OPINION | Sophomore year is hard

Gabi Liebeler, Views Editor

(Gabe Darley)

While freshmen acclimate to campus for the first time, juniors balance off-campus living with an intense academic schedule and seniors grapple with the anxieties of impending post-grad life, a student’s sophomore year in college may often be defined as easy, at least comparatively. 

By the time they enter their second undergraduate year, students have experience navigating their college campus and its academic expectations. With a year under their belt, a student has likely also settled into the college social scene. 

Consequently, sophomore year gains a reputation of ease due to increased student experience. But this idealistic characterization of sophomore year overlooks a time in a student’s life in which one must begin to think about future plans while trying to make the most of what, for most, may be their last year living on campus.

Sophomores at Tulane University live in one of the following residence halls: Aron, Décou-Labat, Irby, Phelps, Mayer, Weatherhead and Greenbaum. While some of these residential spaces offer single rooms, they all have the option of suite-style living, so that even if a student has their own bedroom or shares one with another student, they may have between two and six additional roommates. 

For some students, living with more people is enjoyable, but it requires finding balance between social life, academic prioritization and necessary alone time. 

Sophomore John Caruso lives in an eight-person suite in Phelps Residence Hall, and said, “I love having everybody there sometimes, but also, you need that alone moment as well. I think school is all about balance, and when you come into college, it’s your own duty to find balance.” 

“You find what works for you and what doesn’t … school, social, you name it. For me, at least, I know that if I go out I also have to stay in and socially recharge and have my alone time to keep my sanity.” said Caruso. “It’s tough sometimes, because we have screaming and people and music and noise outside.”

Further, students may choose to room with friends. While this kind of living situation is attractive to many, living with close friends has the potential to strain both a friend and roommate relationship.

“The best way to go into any relationship, even that of roommates, is to have zero expectations,” says Shirani M. Pathak, the founder of the Center for Soulful Relationships. “When we have expectations, we set ourselves up for resentment when those expectations aren’t met. Instead, go into the situation with an open mind. Sure, your roommate-to-be might tell you they are a clean person, and their idea of clean might be very different than yours. When you can keep that in mind, it makes developing resentments a lot less likely.”

When one’s social environment intersects with their home environment, it may be even more difficult to establish boundaries regarding both types of relationships. It may be the case that while students are working through potential issues living with friends on campus, they are simultaneously thinking about the individuals with whom they want to sign a lease or rent a home.

Most sophomores seek off-campus living prior to the start of the school year and are tasked with finding roommates, landlords and housing while the academic year is in full swing.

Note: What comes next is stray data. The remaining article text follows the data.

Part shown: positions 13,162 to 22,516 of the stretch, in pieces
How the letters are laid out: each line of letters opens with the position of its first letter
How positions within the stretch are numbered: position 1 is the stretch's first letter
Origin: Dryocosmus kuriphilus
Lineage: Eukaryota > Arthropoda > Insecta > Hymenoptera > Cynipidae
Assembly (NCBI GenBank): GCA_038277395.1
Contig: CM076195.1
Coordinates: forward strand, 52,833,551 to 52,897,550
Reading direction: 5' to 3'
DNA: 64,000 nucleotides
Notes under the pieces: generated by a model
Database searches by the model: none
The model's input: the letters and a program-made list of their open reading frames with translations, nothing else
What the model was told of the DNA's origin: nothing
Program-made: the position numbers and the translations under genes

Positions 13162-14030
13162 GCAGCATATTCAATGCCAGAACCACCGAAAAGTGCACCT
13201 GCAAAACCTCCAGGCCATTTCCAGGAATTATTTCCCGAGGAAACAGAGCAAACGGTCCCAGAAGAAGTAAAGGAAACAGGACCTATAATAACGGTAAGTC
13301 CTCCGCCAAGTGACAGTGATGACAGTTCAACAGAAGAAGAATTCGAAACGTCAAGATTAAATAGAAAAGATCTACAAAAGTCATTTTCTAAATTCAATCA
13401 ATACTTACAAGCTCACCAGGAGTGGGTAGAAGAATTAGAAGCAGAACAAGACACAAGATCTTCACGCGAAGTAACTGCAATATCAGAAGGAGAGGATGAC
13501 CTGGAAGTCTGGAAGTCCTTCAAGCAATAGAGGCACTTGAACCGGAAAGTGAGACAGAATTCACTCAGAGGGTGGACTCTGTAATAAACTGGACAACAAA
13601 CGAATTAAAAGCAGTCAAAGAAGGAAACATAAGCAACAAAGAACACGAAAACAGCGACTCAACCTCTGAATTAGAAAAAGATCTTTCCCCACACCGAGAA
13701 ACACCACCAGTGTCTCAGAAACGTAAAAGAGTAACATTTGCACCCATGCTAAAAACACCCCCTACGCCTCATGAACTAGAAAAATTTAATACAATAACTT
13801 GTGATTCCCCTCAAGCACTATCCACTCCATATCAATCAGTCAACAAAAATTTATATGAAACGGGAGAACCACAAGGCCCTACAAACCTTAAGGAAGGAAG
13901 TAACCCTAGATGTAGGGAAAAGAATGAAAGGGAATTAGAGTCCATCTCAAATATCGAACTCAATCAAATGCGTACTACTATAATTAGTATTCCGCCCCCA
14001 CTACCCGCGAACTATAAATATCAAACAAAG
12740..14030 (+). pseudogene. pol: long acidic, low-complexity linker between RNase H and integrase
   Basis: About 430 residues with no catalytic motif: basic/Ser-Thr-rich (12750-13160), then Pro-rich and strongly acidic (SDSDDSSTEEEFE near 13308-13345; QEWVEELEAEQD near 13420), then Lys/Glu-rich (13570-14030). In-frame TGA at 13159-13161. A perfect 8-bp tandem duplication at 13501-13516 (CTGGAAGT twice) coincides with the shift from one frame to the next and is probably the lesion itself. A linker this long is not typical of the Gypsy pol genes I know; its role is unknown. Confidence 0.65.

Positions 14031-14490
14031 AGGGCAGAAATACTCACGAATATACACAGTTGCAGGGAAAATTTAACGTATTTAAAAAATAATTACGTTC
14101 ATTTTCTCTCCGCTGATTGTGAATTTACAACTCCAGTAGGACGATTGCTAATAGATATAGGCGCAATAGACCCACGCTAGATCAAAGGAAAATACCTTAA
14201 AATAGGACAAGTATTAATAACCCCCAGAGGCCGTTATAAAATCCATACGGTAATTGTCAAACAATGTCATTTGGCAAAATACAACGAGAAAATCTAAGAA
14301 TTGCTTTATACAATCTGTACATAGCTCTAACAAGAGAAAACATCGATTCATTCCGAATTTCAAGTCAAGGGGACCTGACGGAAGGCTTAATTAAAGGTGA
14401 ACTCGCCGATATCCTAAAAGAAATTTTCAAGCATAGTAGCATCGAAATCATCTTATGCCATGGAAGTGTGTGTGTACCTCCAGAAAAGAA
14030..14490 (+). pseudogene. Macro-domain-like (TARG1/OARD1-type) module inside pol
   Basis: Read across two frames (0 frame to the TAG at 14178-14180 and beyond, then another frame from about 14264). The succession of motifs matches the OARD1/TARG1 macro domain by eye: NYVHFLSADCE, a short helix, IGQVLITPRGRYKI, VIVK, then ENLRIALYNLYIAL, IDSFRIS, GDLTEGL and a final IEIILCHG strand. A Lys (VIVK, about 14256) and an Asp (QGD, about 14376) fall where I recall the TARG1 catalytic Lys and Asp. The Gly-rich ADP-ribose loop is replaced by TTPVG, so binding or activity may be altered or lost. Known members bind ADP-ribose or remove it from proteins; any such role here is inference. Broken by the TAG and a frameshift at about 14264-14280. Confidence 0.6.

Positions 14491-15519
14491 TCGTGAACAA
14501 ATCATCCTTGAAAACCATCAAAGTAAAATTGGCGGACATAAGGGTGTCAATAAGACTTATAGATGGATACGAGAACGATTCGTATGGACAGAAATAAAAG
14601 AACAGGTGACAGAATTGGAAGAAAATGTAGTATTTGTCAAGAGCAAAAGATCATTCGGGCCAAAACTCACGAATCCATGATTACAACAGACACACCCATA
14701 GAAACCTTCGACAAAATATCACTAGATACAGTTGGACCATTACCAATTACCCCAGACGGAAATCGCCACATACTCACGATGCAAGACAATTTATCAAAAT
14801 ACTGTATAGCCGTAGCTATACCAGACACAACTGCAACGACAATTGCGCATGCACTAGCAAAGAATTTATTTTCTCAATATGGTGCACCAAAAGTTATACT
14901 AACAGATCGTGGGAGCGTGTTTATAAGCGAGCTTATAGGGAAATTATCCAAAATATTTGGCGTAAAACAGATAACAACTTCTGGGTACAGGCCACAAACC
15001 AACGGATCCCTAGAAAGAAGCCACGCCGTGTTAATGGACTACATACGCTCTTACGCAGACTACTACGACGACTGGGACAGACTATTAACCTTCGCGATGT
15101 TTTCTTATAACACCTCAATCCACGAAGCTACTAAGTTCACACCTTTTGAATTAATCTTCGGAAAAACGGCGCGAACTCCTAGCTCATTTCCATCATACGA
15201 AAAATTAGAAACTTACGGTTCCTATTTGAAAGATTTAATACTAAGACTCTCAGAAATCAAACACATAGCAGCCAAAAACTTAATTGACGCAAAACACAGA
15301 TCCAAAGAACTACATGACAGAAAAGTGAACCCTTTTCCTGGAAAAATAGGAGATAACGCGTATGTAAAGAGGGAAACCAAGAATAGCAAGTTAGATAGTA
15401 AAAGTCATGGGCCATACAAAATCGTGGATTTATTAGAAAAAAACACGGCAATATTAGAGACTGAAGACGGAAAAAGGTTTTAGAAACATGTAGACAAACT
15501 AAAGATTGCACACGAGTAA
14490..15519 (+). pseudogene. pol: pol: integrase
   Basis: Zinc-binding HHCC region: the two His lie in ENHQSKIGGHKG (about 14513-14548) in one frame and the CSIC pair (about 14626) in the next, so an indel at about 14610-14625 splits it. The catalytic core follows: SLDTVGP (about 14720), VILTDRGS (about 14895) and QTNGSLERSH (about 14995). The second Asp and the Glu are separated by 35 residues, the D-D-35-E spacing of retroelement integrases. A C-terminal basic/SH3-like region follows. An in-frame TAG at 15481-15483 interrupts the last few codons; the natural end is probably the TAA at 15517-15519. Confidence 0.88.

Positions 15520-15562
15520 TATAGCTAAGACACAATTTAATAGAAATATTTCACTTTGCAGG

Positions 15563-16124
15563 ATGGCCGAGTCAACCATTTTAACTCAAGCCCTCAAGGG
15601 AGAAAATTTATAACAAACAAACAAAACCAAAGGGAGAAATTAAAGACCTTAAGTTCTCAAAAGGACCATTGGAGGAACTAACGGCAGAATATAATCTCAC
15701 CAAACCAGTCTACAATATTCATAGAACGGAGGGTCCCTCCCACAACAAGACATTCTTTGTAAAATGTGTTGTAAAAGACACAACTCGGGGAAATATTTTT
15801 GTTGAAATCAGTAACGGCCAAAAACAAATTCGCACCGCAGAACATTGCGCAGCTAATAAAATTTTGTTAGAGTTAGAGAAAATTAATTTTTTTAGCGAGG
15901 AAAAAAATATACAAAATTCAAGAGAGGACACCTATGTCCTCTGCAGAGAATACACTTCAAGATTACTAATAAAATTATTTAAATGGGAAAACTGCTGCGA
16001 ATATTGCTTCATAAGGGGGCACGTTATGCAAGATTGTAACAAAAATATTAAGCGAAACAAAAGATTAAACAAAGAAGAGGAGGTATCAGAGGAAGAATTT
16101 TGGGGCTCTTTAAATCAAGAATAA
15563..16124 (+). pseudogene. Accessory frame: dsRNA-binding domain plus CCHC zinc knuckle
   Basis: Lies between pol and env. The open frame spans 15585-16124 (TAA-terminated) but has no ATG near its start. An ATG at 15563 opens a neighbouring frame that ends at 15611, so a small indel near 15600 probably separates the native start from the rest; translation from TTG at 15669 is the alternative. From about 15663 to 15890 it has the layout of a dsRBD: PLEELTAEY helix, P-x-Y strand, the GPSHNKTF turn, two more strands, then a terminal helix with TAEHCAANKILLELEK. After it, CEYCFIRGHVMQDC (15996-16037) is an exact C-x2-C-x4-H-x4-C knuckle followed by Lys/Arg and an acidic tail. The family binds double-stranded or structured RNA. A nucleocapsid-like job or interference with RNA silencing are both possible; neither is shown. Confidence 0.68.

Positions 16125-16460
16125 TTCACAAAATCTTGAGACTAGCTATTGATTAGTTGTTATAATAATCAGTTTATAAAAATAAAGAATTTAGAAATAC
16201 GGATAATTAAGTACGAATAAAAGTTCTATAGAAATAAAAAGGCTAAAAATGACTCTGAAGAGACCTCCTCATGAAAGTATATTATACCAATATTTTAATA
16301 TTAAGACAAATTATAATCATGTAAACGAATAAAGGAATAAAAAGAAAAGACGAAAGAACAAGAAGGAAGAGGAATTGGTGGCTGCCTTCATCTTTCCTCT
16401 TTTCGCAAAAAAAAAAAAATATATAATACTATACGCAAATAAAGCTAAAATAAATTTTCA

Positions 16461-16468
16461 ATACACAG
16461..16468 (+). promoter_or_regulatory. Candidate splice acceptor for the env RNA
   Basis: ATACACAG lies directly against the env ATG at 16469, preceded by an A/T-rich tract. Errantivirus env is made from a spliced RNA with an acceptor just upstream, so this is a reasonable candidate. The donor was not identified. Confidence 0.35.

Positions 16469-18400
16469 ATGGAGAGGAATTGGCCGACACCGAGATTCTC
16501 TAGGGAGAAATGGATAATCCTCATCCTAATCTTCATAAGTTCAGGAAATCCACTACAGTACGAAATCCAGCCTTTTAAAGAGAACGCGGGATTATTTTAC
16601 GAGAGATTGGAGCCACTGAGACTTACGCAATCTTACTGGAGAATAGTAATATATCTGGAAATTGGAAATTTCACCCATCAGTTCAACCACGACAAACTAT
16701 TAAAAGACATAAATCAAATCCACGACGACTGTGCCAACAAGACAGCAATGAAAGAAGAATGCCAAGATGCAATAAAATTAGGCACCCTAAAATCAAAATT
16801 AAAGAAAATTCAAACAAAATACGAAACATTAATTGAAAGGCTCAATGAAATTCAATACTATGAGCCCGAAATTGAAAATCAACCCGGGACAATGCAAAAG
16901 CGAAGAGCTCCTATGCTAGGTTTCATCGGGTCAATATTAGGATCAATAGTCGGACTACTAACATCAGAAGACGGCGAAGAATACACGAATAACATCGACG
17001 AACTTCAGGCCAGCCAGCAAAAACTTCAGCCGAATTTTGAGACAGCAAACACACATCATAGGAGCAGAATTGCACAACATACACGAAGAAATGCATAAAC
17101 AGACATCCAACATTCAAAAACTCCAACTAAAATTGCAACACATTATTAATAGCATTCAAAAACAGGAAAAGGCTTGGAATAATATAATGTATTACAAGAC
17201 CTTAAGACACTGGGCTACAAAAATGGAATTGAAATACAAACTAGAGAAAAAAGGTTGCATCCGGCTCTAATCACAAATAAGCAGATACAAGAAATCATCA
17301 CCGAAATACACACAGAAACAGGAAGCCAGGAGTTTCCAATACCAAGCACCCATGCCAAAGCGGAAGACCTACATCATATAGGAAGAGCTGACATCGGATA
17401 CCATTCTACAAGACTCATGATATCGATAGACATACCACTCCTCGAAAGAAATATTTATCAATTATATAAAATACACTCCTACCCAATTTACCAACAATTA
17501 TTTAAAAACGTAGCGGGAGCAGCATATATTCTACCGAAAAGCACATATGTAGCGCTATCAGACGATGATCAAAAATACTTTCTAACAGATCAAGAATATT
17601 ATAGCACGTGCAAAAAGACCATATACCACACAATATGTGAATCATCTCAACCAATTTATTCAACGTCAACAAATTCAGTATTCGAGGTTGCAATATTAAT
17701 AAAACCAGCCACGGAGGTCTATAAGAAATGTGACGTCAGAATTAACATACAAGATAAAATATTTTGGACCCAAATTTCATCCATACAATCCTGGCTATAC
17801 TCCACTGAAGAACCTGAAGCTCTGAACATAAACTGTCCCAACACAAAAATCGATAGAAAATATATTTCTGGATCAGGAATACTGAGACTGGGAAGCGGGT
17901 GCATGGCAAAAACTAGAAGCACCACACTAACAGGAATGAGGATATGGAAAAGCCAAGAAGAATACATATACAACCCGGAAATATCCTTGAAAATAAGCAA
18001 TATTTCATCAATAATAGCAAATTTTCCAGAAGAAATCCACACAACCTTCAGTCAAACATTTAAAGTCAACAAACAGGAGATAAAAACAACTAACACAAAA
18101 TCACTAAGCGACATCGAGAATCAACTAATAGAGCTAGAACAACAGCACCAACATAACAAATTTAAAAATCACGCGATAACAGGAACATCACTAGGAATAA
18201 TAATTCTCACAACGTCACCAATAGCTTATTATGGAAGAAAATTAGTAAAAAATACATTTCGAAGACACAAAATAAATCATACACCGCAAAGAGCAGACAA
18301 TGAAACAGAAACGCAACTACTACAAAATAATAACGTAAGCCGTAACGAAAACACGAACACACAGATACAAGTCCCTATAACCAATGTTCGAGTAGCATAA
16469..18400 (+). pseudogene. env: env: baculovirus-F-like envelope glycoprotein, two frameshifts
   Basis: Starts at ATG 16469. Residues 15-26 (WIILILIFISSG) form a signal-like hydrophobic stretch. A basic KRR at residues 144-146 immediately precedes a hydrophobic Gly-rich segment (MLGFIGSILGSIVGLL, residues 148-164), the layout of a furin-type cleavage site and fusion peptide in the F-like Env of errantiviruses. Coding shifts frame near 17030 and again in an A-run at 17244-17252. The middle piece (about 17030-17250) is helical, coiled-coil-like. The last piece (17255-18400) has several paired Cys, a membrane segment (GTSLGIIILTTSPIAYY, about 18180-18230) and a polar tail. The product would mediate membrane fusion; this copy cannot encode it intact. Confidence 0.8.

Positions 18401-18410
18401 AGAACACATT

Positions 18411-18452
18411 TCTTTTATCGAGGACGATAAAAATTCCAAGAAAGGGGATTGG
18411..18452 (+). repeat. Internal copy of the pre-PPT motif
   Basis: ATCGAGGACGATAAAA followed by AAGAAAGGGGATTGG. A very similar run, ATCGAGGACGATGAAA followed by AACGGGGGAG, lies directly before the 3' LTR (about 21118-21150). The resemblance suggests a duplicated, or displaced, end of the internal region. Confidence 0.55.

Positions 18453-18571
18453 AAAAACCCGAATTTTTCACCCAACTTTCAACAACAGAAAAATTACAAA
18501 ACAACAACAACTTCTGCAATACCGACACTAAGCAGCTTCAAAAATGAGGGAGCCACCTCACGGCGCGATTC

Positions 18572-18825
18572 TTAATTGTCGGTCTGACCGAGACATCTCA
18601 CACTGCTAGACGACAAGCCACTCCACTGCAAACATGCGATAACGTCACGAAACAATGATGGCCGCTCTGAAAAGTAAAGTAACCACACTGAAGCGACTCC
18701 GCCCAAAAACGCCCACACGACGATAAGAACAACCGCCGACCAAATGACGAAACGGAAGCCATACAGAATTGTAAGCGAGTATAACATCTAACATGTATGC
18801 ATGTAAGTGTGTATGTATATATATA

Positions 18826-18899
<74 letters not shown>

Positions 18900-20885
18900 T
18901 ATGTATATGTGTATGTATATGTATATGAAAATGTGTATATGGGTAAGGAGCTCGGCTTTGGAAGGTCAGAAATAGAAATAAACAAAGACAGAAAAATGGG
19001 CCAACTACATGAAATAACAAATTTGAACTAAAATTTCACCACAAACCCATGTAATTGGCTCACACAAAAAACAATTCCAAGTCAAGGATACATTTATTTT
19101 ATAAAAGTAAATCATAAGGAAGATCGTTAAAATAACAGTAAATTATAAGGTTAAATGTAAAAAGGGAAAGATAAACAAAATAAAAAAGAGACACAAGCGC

Sophomore Alex Bianchi began to seek off-campus living at the beginning of August, and her search continued into the school year.

 “I think that finding a house was my top priority above school for about a month, and that showed in my grades. I did not like that, and mentally, it was a struggle trying to figure out everyone’s accommodations within a house and what worked and what didn’t, balancing everyone’s schedules.”

Splitting her attention between school and finding housing overwhelmed Bianchi: “I felt like a real estate agent, and I was 18 years old. That is not pressure that should be put on one person. Maybe it is my fault for taking on that responsibility, and I’m glad that in the end it worked out, but it was a lot of pressure at one point,” she said.

While looking ahead to housing, a Tulane student is also expected to declare their major by the beginning of their fourth semester. It is no easy feat for a student to decide the direction that they want to take their academic and professional career. While a major can be switched or dropped, declaring one means committing to certain classes necessary to graduate on time, understanding that there may no longer be room in your schedule to take classes just for fun.

Sophomore year is also when Tulane students typically decide whether or not they want to study abroad. Because leaving Tulane — even temporarily — implies a change in one’s living and academic environment, approximately 600 students each year must make sure they can acquire these new spaces abroad while still securing classes and housing for their return.

Going into sophomore year, students are likely excited to reunite and live with their friends and partake in one of the liveliest college social scenes in the country: no longer being the newbies on campus who are apprehensive to use their fake IDs for the first time at the Boot Bar and Grill. 

However, the fun façade of sophomore year fades as the responsibilities pile, quickly, and often without warning. It is possible that only during or after all this stress ensues, students actually begin to share their experiences and find common ground with their peers in learning that sophomore year is hard: academically, socially, mentally, personally. 

While there may be nothing we, as students, or the administration can do to ease these stressors, maybe just by talking about them, we can become more realistic about what it means to grow up.

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